For four seconds, 1,800 volts will penetrate the skull through an electrode placed at the center of the forehead.
"The people in favor of capital punishment say after the first shock the person feels nothing. Other people say that's not necessarily true. It's really hard to tell," says Theodore Bernstein, a retired professor of electrical engineering who studies deaths by electrocution. "You've got the guys bound and gagged and tied down. There's no way of knowing what he's going to feel."
The second 900-volt cycle, which lasts seven seconds, stuns the heart, lungs and kidneys.
"What you'll see is some atrophy of the fingers, some muscle spasms. You may see some movement in a shoulder. You don't see violent convulsions or that sort of thing," says Tony Turpin, northern region director for the Georgia Department of Corrections and former warden of the prison that houses Georgia's death row inmates. "Georgia has been relatively event-free in our executions."
The third 300-volt cycle quivers the heart's thread-like fibers for 109 seconds, forcing the muscle to shut down. It's supposed to take a total two minutes to die in Georgia's electric chair. But it has taken longer.
"After the first two-minute power surge, there was a six minute pause so his body could cool before physicians could examine him (and declare that another jolt was needed)," death penalty expert Michael Radelet wrote about the 1984 botched execution of Georgia inmate Alpha Otis Stephens. "During that six-minute interval, Stephens took 23 breaths."
The Georgia General Assembly voted last winter to replace electrocution with lethal injection. Alabama and Nebraska now are the only states that use the electric chair as the sole method of execution.
But, unlike the eight other states that have replaced electrocution with lethal injection, Georgia does not offer inmates a choice between the electric chair and the needle. The Georgia law, which went into effect this year, applies only to crimes committed after May 1, 2000.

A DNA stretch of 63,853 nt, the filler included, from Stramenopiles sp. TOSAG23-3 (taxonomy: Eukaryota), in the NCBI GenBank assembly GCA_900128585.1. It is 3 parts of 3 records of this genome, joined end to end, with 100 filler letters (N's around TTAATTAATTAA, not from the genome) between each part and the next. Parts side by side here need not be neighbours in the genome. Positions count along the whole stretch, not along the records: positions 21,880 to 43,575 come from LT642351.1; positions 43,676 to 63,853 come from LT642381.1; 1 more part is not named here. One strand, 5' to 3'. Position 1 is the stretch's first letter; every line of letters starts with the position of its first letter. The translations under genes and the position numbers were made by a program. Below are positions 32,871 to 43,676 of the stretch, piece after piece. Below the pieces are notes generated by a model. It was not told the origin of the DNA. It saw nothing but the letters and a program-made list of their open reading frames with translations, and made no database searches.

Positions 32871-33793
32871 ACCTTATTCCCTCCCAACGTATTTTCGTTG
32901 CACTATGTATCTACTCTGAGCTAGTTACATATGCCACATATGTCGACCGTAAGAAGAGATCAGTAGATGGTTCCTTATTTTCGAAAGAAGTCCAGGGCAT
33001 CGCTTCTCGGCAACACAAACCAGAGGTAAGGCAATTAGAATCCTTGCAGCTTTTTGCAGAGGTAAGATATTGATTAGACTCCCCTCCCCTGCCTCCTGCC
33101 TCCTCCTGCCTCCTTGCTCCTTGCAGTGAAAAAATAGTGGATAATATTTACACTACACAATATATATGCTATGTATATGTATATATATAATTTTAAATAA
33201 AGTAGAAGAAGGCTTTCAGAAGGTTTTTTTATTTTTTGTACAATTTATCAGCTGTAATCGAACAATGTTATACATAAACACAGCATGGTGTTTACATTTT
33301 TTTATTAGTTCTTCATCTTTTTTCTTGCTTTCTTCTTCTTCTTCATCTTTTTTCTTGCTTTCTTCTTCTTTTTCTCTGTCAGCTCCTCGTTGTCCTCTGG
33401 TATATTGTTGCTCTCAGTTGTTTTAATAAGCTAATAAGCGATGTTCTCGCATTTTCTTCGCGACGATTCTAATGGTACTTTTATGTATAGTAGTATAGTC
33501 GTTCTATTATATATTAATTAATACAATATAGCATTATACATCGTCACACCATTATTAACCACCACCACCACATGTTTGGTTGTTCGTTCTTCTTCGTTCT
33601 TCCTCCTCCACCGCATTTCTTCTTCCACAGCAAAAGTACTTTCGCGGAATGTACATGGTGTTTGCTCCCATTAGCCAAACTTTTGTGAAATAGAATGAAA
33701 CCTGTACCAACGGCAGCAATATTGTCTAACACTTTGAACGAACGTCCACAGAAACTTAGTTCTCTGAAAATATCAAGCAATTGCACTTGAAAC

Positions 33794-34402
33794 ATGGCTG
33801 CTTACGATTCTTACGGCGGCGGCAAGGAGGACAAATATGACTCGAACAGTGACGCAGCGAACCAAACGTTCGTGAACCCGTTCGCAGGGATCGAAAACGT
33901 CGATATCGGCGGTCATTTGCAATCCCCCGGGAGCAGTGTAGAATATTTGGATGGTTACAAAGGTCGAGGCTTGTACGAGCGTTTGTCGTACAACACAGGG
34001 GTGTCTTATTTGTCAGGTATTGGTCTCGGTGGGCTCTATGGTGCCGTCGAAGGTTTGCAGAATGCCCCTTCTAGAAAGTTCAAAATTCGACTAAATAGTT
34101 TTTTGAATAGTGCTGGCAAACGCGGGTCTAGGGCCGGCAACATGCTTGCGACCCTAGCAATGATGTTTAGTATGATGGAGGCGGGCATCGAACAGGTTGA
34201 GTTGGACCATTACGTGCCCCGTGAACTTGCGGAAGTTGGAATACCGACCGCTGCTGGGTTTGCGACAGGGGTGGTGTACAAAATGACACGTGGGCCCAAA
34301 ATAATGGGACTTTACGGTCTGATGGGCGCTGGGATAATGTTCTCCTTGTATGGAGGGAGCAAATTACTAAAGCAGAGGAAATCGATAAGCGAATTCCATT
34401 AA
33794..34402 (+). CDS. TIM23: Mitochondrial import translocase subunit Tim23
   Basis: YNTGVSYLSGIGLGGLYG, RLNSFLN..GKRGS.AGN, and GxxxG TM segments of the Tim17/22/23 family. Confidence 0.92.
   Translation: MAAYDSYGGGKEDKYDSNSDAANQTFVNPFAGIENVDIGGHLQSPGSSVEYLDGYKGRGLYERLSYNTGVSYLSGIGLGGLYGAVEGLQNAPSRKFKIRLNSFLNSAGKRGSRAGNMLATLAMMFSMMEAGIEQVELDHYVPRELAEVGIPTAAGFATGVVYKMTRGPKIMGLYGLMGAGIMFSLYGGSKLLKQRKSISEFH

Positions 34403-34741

At least for some, Georgia still mandates electrocution.
About 50 miles south of Atlanta, at the state penitentiary in Jackson, the 127 men on death row live in four cell blocks isolated from the rest of the prison population. (The one woman under a death sentence is incarcerated at an Atlanta prison.) From any death-row cell, you look through bars at a chain-link grate about 12 feet in front of you. Behind the grate are a few fans and televisions. Well-behaved inmates, some of whom have lived on death row for more than 20 years, earn the cells closest to the fans and the televisions.
Photographs are not allowed.
Each cell is small and florescent-lit. Most are bare, but some are hung with crocheted decorations the inmates knitted themselves. There are three white angels hanging in one cell, a Winnie the Pooh in another. The most prodigious crocheted craft, a four-and-a-half-month affair, is a three-dimensional motorcycle. The inmate knitted each miniature part, even a flip-down pedal, and sewed it together.
When visitors come, which is rare, the men on death row stand close to the front of their cells, their chests puffed out, many of them wearing smiles. The place smells like sanitizer.
"What's up?" asks Turpin, death row's former warden.
"Same old thing," one of the men answers.
"You're losing your hair," Turpin says to another.
"Thank you for noticing," the man says.
A day or two before a scheduled execution, the condemned man is placed on death watch. A prison staff member monitors his behavior. He moves to a single cell away from death row. He gets special visits from family and clergy, as well as his own television. He can smoke in there, too.
On the day of the execution, a van picks him up. He rides to H-5, the building that houses the electric chair. The inmate spends up to five hours sitting in a 6-by-9-foot holding cell adjacent to the death chamber. There are no windows. The aluminum cot and the toilet are cold. He eats his last meal there.
After dinner, his head is shaved, as is his right leg below the knee. He showers, in a single stall next to the cell. He puts on a new uniform. He may wait an hour or two more.
About 15 minutes before the execution, up to 30 witnesses are escorted into the viewing room. They sit on one of three wooden pews in front of a double-paned glass window. The electric chair is behind the glass, a microphone dangling from a cord above it.
The inmate gives his final statement, which is tape recorded, in the holding cell, just before he leaves for the death chamber. He walks out of the cell and looks up. There, set about 4 feet into the ceiling, is a tiny window. It is his last look at the sky. He takes maybe eight steps to the chair. He steps onto the platform where it sits, all shiny pine and brown leather. A group of men quickly tighten and buckle straps across his waist, wrists, thighs and ankles. They crank a metal knob behind him to push him forward and tighten the slack.
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